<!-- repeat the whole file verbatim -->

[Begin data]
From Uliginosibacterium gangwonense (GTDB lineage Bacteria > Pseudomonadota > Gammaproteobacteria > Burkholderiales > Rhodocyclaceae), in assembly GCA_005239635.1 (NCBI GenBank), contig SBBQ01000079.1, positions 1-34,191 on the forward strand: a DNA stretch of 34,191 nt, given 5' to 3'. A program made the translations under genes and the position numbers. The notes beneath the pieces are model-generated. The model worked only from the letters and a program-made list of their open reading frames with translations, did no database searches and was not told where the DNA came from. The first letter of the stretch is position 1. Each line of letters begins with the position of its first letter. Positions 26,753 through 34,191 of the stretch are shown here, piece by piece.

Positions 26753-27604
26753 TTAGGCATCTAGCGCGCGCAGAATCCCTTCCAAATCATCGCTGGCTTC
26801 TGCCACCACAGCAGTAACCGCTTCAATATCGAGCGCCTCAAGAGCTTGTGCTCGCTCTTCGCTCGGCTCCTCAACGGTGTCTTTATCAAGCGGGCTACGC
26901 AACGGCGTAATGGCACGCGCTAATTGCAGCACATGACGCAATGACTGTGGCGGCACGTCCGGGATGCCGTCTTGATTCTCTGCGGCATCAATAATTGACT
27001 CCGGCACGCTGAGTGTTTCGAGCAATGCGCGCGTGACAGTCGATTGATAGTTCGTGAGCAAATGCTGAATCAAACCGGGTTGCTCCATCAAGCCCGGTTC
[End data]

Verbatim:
From Uliginosibacterium gangwonense (GTDB lineage Bacteria > Pseudomonadota > Gammaproteobacteria > Burkholderiales > Rhodocyclaceae), in assembly GCA_005239635.1 (NCBI GenBank), contig SBBQ01000079.1, positions 1-34,191 on the forward strand: a DNA stretch of 34,191 nt, given 5' to 3'. A program made the translations under genes and the position numbers. The notes beneath the pieces are model-generated. The model worked only from the letters and a program-made list of their open reading frames with translations, did no database searches and was not told where the DNA came from. The first letter of the stretch is position 1. Each line of letters begins with the position of its first letter. Positions 26,753 through 34,191 of the stretch are shown here, piece by piece.

Positions 26753-27604
26753 TTAGGCATCTAGCGCGCGCAGAATCCCTTCCAAATCATCGCTGGCTTC
26801 TGCCACCACAGCAGTAACCGCTTCAATATCGAGCGCCTCAAGAGCTTGTGCTCGCTCTTCGCTCGGCTCCTCAACGGTGTCTTTATCAAGCGGGCTACGC
26901 AACGGCGTAATGGCACGCGCTAATTGCAGCACATGACGCAATGACTGTGGCGGCACGTCCGGGATGCCGTCTTGATTCTCTGCGGCATCAATAATTGACT
27001 CCGGCACGCTGAGTGTTTCGAGCAATGCGCGCGTGACAGTCGATTGATAGTTCGTGAGCAAATGCTGAATCAAACCGGGTTGCTCCATCAAGCCCGGTTC